So you’ve made a quilt that you love and now you are wondering how to display it so that you can see and enjoy it every day… or you want a way to quickly and easily change out your wall hangings for the seasons… OR you’re thinking that you are ready to enter your fabulous quilt creation into a show and a hanging sleeve is required to exhibit it. No worries! Today we will be learning how to make a hanging sleeve for a quilt- it’s really very simple!
There are a couple of ways to make a hanging sleeve, today I will be sharing the most common method. Now, if you’re like me, you may be tempted to skip this step of making the hanging sleeve, because it does require some hand sewing, and you’re like- I just sewed all of that binding on, I do not want to do more hand stitching! But having a hanging sleeve on the back of your quilt makes it so much easier to hang your quilts and swap them out seasonally. Plus- it greatly reduces the stretching and distortion that will inevitably occur if you try to hang your quilt in some other fashion. Generally, the larger/heavier your quilt is, the more you need to worry about stretching. For miniature quilts, you can get away with hanging them with clips or with safety pins in the corners. But for larger quilts, by evenly distributing the weight on a rod, you greatly reduce the distortion than can occur.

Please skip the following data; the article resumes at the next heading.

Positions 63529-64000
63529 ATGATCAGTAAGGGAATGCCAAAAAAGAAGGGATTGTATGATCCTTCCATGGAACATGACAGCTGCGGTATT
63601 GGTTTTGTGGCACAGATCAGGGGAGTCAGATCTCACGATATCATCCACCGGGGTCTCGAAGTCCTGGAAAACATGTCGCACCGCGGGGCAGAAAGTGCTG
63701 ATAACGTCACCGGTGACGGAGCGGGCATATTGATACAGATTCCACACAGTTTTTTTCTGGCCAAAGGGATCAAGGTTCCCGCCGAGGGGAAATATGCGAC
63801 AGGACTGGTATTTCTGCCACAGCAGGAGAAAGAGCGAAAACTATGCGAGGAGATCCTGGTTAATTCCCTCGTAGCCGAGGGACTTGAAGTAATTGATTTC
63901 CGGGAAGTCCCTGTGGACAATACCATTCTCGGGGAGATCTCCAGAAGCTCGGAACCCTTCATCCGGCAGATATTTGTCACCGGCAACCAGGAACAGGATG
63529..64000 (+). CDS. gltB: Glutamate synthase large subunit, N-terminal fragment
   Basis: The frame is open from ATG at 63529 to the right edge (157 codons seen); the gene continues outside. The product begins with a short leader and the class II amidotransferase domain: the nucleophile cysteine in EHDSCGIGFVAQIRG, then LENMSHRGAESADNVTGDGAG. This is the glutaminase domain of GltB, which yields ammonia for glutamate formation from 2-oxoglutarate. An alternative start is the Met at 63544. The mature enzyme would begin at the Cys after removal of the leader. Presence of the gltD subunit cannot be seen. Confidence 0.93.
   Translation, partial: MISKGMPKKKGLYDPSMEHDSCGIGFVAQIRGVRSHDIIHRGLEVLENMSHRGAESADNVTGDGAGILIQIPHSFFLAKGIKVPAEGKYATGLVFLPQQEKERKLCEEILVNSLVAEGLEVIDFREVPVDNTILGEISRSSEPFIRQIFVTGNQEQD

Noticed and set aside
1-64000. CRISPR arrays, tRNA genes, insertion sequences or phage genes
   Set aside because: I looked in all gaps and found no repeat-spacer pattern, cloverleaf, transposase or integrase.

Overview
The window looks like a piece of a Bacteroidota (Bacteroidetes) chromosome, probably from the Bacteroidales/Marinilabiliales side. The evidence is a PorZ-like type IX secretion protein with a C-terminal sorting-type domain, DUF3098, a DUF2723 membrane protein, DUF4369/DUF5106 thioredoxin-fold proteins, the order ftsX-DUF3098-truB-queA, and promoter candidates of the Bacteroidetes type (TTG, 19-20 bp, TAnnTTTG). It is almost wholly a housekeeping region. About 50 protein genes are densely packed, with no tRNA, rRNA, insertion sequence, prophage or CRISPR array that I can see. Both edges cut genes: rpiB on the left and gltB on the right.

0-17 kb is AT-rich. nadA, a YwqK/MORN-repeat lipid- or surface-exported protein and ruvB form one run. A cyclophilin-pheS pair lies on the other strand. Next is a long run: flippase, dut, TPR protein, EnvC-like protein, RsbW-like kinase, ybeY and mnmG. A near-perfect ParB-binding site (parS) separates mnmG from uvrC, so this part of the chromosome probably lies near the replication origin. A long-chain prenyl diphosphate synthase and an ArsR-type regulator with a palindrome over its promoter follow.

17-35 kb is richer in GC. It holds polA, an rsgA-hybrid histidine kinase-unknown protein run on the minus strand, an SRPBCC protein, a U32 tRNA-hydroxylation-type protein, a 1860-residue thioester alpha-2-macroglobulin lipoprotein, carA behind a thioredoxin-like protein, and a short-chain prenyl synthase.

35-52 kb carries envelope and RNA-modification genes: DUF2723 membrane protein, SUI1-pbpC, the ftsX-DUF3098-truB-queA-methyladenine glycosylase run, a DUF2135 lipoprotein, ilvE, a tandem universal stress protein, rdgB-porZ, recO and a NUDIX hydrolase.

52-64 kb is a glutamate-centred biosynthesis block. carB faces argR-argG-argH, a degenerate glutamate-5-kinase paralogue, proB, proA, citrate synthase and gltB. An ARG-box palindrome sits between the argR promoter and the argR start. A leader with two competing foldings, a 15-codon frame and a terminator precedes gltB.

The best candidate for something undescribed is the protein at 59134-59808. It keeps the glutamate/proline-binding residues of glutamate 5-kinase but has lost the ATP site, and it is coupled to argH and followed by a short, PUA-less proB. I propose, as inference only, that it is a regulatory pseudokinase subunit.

Generally, the bigger the quilt, the larger rod that will be needed to support it, so the wider the sleeve needs to be. Small, lightweight miniature quilts can hang on a 1/2” diameter rod, so they require a much smaller sleeve. For very large quilts, you may need 2 hanging sleeves. If you are entering your quilt in a show or exhibit, check the show guidelines/rules for the size and number of hanging sleeves required. Most quilt shows require a sleeve about 4″ wide.
You can use the same fabric that you used for your quilt backing, so that the sleeve blends in, or you can use a different fabric or even muslin. For this method, we will be adding the hanging sleeve after the project has been quilted and the binding is complete.
OK, let’s get started! Today, I’ll be showing you a sleeve that I added to an 8″ x 15″ wall hanging, because it’s easier for me to take photos of a small project to show you (and also, because that is the project that I had happened to have on hand that needed a hanging sleeve *wink*.)
To make a 4″ wide sleeve- Measure the width of the top of your quilt. Cut a strip of fabric 8 1/2″ x the width of the finished quilt including binding (you may need to piece fabric together if your quilt is large.) So, for example, if your quilt measures 48″ across at the top, cut a strip that is 8 1/2″ x 48″.
The finished size of my wall hanging is 8″ x 15″. Now, since my wall hanging is small and a 4″ wide sleeve is quite unnecessary, I’ve cut my strip to 8″ x 5″ (8″ for the width of the wall hanging, and 5″ instead of 8 1/2″ which is what you would need to make a 4″ wide sleeve.)
Fold both of the short ends under toward the wrong side of the fabric 1/4″ and press. Fold under again so that you have no raw edges on the short end showing. Stitch down using matching thread.
Fold the strip in half lengthwise with wrong side together (right sides out.) Sew along the long raw edges, using a 1/4″ seam allowance.